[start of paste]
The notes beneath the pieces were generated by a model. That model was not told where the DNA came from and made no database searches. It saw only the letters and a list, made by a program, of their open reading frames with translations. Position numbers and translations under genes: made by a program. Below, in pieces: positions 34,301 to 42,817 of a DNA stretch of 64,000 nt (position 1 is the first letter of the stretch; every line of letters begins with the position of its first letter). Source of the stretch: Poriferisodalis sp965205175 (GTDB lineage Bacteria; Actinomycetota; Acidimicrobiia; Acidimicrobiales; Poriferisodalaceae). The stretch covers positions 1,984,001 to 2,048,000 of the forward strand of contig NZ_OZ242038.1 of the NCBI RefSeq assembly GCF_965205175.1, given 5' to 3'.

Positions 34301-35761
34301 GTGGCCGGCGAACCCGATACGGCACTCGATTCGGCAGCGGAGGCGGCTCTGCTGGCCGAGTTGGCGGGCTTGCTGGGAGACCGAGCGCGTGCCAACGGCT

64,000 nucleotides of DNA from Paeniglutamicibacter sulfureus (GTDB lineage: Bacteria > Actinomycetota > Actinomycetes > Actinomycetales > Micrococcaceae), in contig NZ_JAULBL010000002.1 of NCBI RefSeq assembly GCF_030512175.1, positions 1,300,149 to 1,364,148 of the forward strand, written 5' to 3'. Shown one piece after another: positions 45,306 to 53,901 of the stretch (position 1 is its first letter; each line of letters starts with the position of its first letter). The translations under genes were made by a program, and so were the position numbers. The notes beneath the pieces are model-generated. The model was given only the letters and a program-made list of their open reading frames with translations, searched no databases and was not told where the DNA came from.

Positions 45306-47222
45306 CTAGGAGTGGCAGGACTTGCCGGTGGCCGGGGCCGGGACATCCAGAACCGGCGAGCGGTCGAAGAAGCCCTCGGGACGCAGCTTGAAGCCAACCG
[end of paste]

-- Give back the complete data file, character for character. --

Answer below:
The notes beneath the pieces were generated by a model. That model was not told where the DNA came from and made no database searches. It saw only the letters and a list, made by a program, of their open reading frames with translations. Position numbers and translations under genes: made by a program. Below, in pieces: positions 34,301 to 42,817 of a DNA stretch of 64,000 nt (position 1 is the first letter of the stretch; every line of letters begins with the position of its first letter). Source of the stretch: Poriferisodalis sp965205175 (GTDB lineage Bacteria; Actinomycetota; Acidimicrobiia; Acidimicrobiales; Poriferisodalaceae). The stretch covers positions 1,984,001 to 2,048,000 of the forward strand of contig NZ_OZ242038.1 of the NCBI RefSeq assembly GCF_965205175.1, given 5' to 3'.

Positions 34301-35761
34301 GTGGCCGGCGAACCCGATACGGCACTCGATTCGGCAGCGGAGGCGGCTCTGCTGGCCGAGTTGGCGGGCTTGCTGGGAGACCGAGCGCGTGCCAACGGCT

64,000 nucleotides of DNA from Paeniglutamicibacter sulfureus (GTDB lineage: Bacteria > Actinomycetota > Actinomycetes > Actinomycetales > Micrococcaceae), in contig NZ_JAULBL010000002.1 of NCBI RefSeq assembly GCF_030512175.1, positions 1,300,149 to 1,364,148 of the forward strand, written 5' to 3'. Shown one piece after another: positions 45,306 to 53,901 of the stretch (position 1 is its first letter; each line of letters starts with the position of its first letter). The translations under genes were made by a program, and so were the position numbers. The notes beneath the pieces are model-generated. The model was given only the letters and a program-made list of their open reading frames with translations, searched no databases and was not told where the DNA came from.

Positions 45306-47222
45306 CTAGGAGTGGCAGGACTTGCCGGTGGCCGGGGCCGGGACATCCAGAACCGGCGAGCGGTCGAAGAAGCCCTCGGGACGCAGCTTGAAGCCAACCG